SHANGHAI (BLOOMBERG) – When computing major Garen Zhou deferred his studies in the United States because of the Covid-19 pandemic, he applied for internships at China’s biggest Internet companies.
In the end, the Peking University graduate chose Ubiquant, a local hedge fund managing US$8 billion (S$10.76 billion) of assets, which is offering top college leavers annual salaries of as much as US$300,000. After a year, Mr Zhou became a permanent employee, giving up his enrolment at Johns Hopkins University.
“The benefits of staying in this job far outweigh those of studying in the US both in terms of knowledge and financial return,” said Mr Zhou, 23.
For elite students in artificial intelligence and computer science, companies like Ubiquant offer triple the US$100,000 sticker price for freshly minted college graduates on Wall Street, illustrating a shift in global financial hiring driven by the pandemic and rising emerging market wealth.
Rather than aspire to an education in the US that often leads to opportunities at global companies or even staying in America, some of the nation’s best and brightest are choosing to stay home.
Graduates are in particular demand at funds which use computer models to trade that have been lifted by inflows from rich individuals in the world’s second-biggest economy.
Assets at such funds in China have jumped tenfold compared with four years ago to exceed one trillion yuan (S$208 billion), according to Citic Securities estimates.
But quant funds are also competing for hires with Internet titans from TikTok owner ByteDance to Alibaba Group Holding, and global hedge funds including Bridgewater Associates and Citadel. The battle for talent even transcends business as China and the US make technological superiority important national objectives, channelling an increasing amount of support towards research and innovation, as well as data security.
Seeking an elite education abroad is a well-trodden path, and the number of Chinese students pursuing computer science degrees in the US has steadily risen in the past decade. Now with more students deferring their studies as the global pandemic restricts travel, companies like Ubiquant have adjusted their hiring strategy by offering one-year internships.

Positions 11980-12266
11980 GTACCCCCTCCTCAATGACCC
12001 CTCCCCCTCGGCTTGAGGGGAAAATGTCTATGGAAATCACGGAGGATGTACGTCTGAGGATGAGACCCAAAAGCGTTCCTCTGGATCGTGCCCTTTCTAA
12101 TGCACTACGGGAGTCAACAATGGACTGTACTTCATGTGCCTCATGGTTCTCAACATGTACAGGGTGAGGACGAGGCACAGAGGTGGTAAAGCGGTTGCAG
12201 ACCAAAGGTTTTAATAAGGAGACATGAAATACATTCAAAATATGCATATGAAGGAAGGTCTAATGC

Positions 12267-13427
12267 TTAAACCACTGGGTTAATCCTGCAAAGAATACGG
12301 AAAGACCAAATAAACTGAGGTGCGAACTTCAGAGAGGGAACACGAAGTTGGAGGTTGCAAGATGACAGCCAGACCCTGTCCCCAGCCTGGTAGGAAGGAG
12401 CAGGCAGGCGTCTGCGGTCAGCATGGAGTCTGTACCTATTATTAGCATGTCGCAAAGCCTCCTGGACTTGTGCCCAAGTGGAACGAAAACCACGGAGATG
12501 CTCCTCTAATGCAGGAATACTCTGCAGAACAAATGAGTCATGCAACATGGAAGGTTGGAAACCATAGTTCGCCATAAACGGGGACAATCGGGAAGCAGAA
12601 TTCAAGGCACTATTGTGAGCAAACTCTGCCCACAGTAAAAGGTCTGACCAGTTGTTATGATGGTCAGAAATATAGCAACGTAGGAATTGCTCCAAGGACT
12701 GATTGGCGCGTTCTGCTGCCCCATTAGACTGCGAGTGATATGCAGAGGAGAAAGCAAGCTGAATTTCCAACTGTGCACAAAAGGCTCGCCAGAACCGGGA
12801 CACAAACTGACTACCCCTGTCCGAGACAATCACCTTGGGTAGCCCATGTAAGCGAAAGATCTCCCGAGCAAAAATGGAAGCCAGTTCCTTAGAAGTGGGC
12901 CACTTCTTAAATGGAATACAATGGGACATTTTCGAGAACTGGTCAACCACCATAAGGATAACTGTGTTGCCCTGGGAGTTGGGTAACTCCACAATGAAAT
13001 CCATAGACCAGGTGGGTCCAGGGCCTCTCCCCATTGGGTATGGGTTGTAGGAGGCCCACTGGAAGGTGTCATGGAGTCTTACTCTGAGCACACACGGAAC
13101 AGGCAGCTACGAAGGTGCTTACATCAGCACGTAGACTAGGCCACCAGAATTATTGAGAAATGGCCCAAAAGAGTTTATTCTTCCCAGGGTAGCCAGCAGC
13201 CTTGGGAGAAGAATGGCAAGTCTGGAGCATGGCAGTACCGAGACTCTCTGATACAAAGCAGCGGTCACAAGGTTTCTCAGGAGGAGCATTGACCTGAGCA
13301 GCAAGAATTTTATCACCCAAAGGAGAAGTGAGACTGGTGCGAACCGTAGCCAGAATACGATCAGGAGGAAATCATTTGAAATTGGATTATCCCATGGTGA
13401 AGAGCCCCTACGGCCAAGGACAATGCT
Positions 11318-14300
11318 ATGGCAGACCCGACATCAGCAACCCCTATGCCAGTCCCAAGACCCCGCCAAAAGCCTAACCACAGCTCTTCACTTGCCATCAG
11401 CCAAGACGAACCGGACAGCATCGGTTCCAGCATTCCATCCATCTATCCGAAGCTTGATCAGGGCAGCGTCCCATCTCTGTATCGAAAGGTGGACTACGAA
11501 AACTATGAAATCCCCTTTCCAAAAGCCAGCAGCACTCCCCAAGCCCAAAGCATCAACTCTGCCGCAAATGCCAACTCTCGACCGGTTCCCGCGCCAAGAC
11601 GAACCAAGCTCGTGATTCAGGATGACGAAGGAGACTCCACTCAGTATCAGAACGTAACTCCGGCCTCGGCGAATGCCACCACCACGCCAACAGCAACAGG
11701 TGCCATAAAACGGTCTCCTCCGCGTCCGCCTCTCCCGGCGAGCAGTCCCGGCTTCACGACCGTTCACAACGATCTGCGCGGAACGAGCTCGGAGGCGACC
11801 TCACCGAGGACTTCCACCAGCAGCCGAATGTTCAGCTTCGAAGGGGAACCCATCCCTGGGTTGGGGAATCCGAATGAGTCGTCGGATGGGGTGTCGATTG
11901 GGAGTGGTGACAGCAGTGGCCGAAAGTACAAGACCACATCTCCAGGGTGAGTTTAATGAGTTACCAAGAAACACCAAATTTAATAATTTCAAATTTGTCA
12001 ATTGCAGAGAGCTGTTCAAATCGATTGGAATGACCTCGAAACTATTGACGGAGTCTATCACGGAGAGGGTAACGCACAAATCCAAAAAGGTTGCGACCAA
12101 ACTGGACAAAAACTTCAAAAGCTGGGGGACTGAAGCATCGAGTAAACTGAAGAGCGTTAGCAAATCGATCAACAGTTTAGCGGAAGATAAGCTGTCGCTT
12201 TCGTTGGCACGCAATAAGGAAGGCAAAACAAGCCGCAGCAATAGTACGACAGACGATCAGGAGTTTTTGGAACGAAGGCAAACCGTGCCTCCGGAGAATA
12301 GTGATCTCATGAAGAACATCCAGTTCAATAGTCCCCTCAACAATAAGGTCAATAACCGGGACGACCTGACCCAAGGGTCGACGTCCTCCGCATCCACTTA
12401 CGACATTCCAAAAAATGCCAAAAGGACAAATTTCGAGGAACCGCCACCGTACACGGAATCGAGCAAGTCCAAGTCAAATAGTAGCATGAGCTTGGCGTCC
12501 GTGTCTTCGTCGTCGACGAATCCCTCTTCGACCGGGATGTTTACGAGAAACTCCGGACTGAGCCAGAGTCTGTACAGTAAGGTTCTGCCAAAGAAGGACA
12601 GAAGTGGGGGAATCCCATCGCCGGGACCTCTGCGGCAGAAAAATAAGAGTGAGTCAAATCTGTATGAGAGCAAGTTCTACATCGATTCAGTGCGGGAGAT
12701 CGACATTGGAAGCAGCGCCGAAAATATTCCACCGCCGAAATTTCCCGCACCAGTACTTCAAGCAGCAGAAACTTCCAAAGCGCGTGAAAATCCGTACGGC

So far that tactic is working. Ubiquant has seen an influx of talent, partly due to Covid-19 and also because a humbled tech industry in China is grappling with regulatory change. Applications have jumped six times this year to more than 300 compared with when the company was founded.
Zhejiang High-Flyer Asset Management is also capitalising on the changing priorities of graduates. The country’s largest quant fund managing more than US$10 billion hired about 10 researchers over the past year, many of whom gave up overseas studies amid the pandemic, according to chief executive Simon Lu.
Shanghai Minghong Investment, which manages US$8.5 billion in China, hired more than 10 experts in artificial intelligence and natural language processing in recent years, according to founder Qiu Huiming.
And Lingjun Investment, which manages about US$7.7 billion, plans to expand its investment and research team by as much as a third to 140 people by the end of the year, the firm said.
China’s private quant funds have been facing a persistent shortage of new talent since 2018 amid the industry’s expansion, pushing up salaries, according to Mr Eric Zhu, Shanghai-based head of financial services at recruiter Morgan McKinley.
“It’s hard to hire top talent like those that can already develop good strategies as they would prefer to trade themselves,” Mr Zhu said.
The higher wages are in line with a broader global trend that goes beyond hedge funds, as business at financial firms is booming. In the span of a few months, entry-level salaries at top investment banks have quickly shot up to six figures, even before bonuses, as executives responded to a rebellion against the demands of Wall Street life. This was sparked by a damning presentation from a group of first-year analysts at Goldman Sachs.
And while hedge funds are helping China to hold on to students in priority areas like artificial intelligence, high salaries jar with President Xi Jinping’s rhetoric about “common prosperity” as the Communist Party takes aim at wealth extremes.
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